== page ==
On 19 May 2020, following weeks of international outcry, the Hungarian Parliament voted 133 in favour, 57 opposed, to approve an omnibus bill, one article of which replaces the category of “sex” on the civil registry with one of “sex assigned at birth”.

The article within the omnibus bill, Article 33, amends the civil registry document, which is used as the basis for all legal identity documents for Hungarian citizens. Replacing the changeable characteristic of “sex” with an immutable one, “sex assigned at birth”, in practice Hungary has made legal gender recognition, the process by which trans and intersex people can bring their documents into alignment with their gender identity, impossible.

Before the proposal of this omnibus bill, the situation was bleak for trans and intersex Hungarians. According to the Second LGBTI Survey of the Fundamental Rights Agency, published last week, 76% of trans Hungarians believe that the Hungarian government “definitely does not effectively combat prejudice and intolerance against LGBTI people”, compared to an EU-28 average of only 38%. Additionally, 84% of trans respondents in Hungary reported that the main reason for increasing prejudice, intolerance, or violence in the country was “Negative stance and discourse by politicians and/or political parties”.

The international response was significant, with thousands of posts using the hashtag #drop33, referring to the specific article of the bill, as well as statements from the Council of Europe Commissioner for Human Rights, the European Parliament, the United Nations Special Procedures, and many more

Katrin Hugendubel, Advocacy Director for ILGA-Europe, said: “Legal gender recognition is the bedrock of access to equality and non-discrimination for trans and intersex people. Without it, these populations are subject to immense stigma, discrimination, harassment, and violence every time they use their identity documents – be it at the bank, when going to the doctor, when applying for a job, or even when applying for a cell phone contract.”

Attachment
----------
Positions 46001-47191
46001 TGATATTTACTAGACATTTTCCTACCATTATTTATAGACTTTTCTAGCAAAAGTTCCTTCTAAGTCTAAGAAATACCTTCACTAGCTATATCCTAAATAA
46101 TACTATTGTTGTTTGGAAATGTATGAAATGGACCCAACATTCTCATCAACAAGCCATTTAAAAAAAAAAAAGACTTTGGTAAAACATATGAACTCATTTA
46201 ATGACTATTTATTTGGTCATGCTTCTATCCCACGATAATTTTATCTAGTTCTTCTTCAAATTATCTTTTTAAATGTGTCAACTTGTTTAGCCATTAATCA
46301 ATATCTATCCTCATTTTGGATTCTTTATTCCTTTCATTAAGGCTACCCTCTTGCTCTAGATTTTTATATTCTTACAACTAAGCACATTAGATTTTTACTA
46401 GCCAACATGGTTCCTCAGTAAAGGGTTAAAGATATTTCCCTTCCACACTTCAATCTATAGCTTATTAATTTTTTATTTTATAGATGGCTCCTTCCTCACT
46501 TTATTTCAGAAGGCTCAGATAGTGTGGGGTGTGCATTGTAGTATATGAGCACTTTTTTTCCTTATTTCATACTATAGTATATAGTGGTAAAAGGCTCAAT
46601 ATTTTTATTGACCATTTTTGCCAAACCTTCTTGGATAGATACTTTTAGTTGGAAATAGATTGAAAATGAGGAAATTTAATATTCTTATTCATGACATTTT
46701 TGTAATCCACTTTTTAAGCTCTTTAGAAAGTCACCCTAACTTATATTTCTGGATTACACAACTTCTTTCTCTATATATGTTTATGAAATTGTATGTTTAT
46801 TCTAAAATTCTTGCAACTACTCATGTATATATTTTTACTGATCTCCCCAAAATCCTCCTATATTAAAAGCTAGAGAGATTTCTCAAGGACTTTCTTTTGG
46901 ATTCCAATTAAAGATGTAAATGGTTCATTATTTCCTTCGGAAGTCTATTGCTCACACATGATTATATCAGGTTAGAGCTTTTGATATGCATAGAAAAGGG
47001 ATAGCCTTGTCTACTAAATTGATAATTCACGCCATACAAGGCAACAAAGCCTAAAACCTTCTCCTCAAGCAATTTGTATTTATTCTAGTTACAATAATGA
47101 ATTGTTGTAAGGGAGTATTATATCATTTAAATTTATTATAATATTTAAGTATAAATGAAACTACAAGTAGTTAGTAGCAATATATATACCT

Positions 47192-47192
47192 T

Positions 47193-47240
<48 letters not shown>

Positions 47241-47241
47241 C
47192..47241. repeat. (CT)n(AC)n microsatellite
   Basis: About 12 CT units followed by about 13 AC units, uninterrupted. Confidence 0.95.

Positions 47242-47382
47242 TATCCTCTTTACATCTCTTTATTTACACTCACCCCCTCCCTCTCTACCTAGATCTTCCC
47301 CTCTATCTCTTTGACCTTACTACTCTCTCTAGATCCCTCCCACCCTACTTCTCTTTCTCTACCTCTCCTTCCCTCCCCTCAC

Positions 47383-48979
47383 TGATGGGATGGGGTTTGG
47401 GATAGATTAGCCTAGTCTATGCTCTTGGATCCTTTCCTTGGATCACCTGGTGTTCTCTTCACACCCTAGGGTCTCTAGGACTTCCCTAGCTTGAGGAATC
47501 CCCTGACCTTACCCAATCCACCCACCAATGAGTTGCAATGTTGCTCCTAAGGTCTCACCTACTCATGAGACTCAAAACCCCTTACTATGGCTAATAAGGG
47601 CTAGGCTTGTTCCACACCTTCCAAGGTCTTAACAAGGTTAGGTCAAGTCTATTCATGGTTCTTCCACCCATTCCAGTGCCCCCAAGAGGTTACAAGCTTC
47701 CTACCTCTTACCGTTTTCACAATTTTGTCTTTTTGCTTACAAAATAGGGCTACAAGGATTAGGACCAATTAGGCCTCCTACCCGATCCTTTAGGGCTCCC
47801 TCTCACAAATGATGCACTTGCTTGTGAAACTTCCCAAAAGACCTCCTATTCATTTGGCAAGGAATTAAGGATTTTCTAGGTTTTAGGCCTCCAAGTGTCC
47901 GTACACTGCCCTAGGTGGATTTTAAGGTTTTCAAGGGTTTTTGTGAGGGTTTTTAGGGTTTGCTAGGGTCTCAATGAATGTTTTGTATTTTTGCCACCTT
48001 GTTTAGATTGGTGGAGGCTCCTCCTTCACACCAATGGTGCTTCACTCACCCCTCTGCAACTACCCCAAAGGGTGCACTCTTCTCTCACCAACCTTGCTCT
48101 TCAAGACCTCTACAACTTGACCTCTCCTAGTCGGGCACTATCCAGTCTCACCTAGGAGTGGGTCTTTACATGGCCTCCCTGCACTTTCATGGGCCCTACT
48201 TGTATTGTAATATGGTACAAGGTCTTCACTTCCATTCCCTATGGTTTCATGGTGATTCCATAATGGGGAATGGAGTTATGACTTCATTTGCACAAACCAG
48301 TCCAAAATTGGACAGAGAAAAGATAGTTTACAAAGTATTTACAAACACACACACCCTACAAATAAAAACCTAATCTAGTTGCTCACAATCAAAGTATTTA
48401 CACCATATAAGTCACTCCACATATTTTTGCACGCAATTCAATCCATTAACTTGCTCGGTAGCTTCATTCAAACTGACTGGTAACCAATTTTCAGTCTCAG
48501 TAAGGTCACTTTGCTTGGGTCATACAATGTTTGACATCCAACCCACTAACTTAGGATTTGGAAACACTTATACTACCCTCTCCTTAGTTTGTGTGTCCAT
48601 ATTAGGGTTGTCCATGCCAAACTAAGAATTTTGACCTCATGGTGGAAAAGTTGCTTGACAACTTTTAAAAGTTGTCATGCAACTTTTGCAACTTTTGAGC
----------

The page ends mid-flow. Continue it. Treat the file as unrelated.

Dan Christian Ghattas, Executive Director of OII Europe, continues: “Intersex people can also need access to legal gender recognition, and are subject to discrimination and stigma when that is not possible. According to the FRA Survey, 21% of intersex Hungarians believe that barriers to legal gender recognition are their biggest obstacle.”

The European Court of Human Rights has consistently and clearly asserted that legal gender recognition falls within the right to private and family life in the European legal framework, specifically protected by Article 8 of the European Convention on Human Rights. ECtHR jurisprudence indicates that the personal characteristic of “sex” is one that, so long as it is publicly recorded by States, should be possible to change to protect the human rights of trans and intersex people to private and family life, to health, to found a family and marry, and to recognition before the law.

“We are dismayed by this decision to roll back established rights,” says Masen Davis, Interim Executive Director of Transgender Europe. “Trans and intersex Hungarians, as all people in Hungary, should have their human rights equally protected and without discrimination.”

 **This article was originally published by ILGA Europe**

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